In this series of special guest posts, we’re asking first-time feature directors (narrative and nonfiction) to share what they’ve learned from these debut outings, focusing on one specific aspect of production. This month: crowdfunding.
They say if you don’t believe in yourself, who will? This was the question I found myself facing when it came to completing production on The Fall, my first feature film as director. In the wake of inspirational indie auteurs like Kevin Smith, Robert Rodriguez and Steven Soderbergh, it was always on my mind, the idea of trying to complete production on an independent feature. It seemed at once possible and impossible, and the question Could I actually do this? kept creeping up, again and again.
The inspiration finally came when I was cast as the lead actor in It Happened One Day in East LA, written and directed by Victor Aguilar, an award-winning short film currently streaming on Amazon. There I saw firsthand what can happen if you truly give all to your art and work relentlessly towards it. I ended up becoming a part of the film’s production side as well, helping broker locations and ultimately serving as an Associate Producer on the film.
Upon the release of that short I finally saw that this improbably dream was truly possible. I made a promise to my longtime friend and AD, Daniel Leiva, that we were going to do anything it took to complete production on a feature film in 2021.
Around the time when I made this promise COVID was (of course) still raging, leading to severe doubts as to whether production on an indie film was even possible. But as The Fall‘s cinematographer Emmanuel Akinnitire put it when I asked him about his experiences for this post: “With scenes and locations that incorporated a lot of extras, we had to think of creative solutions, to shoot them in a way that was safe and didn’t take viewers out of the story.”
This kind of thinking was what I carried with me as I saw that with enough creativity and the right team we could actually make this happen. The Fall is a story that I had been developing for a while—part Rocky, part Pulp Fiction, Drive and Uncut Gems. I had developed the script with the idea of creating a modern-day neo-noir using real cinematic locations around the city of LA.
The film follows low-level MMA fighter Dewey Dominguez, who is propositioned by the mob to lose a fight on his very first pay-per-view match. But there’s a twist: Dewey truly doesn’t dream of being a fighter, but rather a painter, wrestling against insurmountable odds in the pursuit of following his heart. The film’s tagline “Never Be Afraid to Be” is ultimately what the film is based around: the idea of following one’s own heart, and the pushback we face in that pursuit.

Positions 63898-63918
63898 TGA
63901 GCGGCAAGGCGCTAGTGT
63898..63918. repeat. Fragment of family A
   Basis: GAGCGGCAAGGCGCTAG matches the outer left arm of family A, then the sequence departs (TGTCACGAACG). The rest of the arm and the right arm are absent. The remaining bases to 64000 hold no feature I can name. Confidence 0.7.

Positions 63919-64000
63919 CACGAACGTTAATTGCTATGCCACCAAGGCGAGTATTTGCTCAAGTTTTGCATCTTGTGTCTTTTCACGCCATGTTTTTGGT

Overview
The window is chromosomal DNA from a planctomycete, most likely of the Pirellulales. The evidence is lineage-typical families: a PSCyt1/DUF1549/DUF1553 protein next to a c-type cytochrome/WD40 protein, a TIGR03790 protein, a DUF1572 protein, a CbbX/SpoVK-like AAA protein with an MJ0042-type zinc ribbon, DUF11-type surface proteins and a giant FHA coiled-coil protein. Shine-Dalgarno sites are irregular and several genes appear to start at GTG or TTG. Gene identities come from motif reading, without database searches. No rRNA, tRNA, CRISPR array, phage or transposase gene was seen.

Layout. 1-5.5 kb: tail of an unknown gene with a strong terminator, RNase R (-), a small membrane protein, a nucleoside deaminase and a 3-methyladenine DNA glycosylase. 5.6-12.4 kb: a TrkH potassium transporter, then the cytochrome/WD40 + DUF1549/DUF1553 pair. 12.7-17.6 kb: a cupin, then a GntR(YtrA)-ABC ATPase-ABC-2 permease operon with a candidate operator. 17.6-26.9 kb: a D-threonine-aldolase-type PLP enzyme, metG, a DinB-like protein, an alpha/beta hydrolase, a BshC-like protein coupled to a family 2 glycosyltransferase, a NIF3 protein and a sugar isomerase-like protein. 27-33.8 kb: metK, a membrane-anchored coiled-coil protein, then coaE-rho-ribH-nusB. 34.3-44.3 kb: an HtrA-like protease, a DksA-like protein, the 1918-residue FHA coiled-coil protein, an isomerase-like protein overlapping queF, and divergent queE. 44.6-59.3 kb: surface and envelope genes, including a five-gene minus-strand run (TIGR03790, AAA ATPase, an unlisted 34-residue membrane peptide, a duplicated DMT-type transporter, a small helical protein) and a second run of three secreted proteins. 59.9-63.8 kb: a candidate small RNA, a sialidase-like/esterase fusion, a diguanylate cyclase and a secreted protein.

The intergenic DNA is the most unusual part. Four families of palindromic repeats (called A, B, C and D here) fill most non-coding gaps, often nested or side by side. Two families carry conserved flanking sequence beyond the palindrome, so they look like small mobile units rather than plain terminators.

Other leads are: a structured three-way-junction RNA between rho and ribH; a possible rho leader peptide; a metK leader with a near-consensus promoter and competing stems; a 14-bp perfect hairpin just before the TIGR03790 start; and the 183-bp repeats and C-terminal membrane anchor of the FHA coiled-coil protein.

We had originally set out to use crowdfunding as a means of financing the film. With Kickstarter, we ultimately did not reach our goal, though were eventually able to ultimately finance the film through independent producers. Needless to say, I learned a lot about the process of crowdfunding through this process, and feel I can use my own experiences to share some basic crowdfunding Do’s and Don’ts…
1. Don’t Showcase Too Much of Your Film
We had already begun production on the film, and I utilized some of the film footage in the crowdfunding trailer. This ultimately backfired as it confused some backers who thought we had already completed the film.
2. Begin with an Already-Established Means of Finance
A lot of the funding you will receive from crowdfunding will come from you own circle before you launch your campaign. Connect with family and friends you know will help fund the campaign so that when you launch, your campaign it will already begin with a good amount established.
3. Don’t make your reward tiers too outlandish
Most of your finances will not come from people donating large amounts, but rather a lot of people donating smaller amounts. In other words: put more work into your lower tiers than your higher ones.
4. If You Can Build a Team to Help with The Campaign, Do It
I was already so overworked with directing and acting in the film, the process of maintaining the campaign myself was so much more work than I had expected. Build a team to help maintain the campaign with you.
5. Contact Backers Directly
The only times I saw true backer support is when I would call people directly or message them directly. This is where a team would com in handy. But my recommendation is to set goals of sending at least five-to-ten messages directly to people so they can see how serious you consider the campaign.
Ultimately, we didn’t reach our goal with crowdfunding alone. But to me, this just tied into the underdog story of the film’s plot, as well as its actual behind-the-scenes production. We were still able to complete the film, which consisted of a full cast and crew and filmed all around Los Angeles, from Venice and Santa Monica all the way to Palmdale and beyond. We were able to complete the promise that I had made the year before. We had completed the impossible and finished production on The Fall. The film is currently in post-production now getting ready for festival season this fall.
So—what did I learn? Believe in yourself. Work relentlessly toward your vision. Remain positive even in the face of defeat. Do these things and you can make anything happen. (And to follow the story of the film, including behind-the-scenes photos and merchandise, visit our website.)
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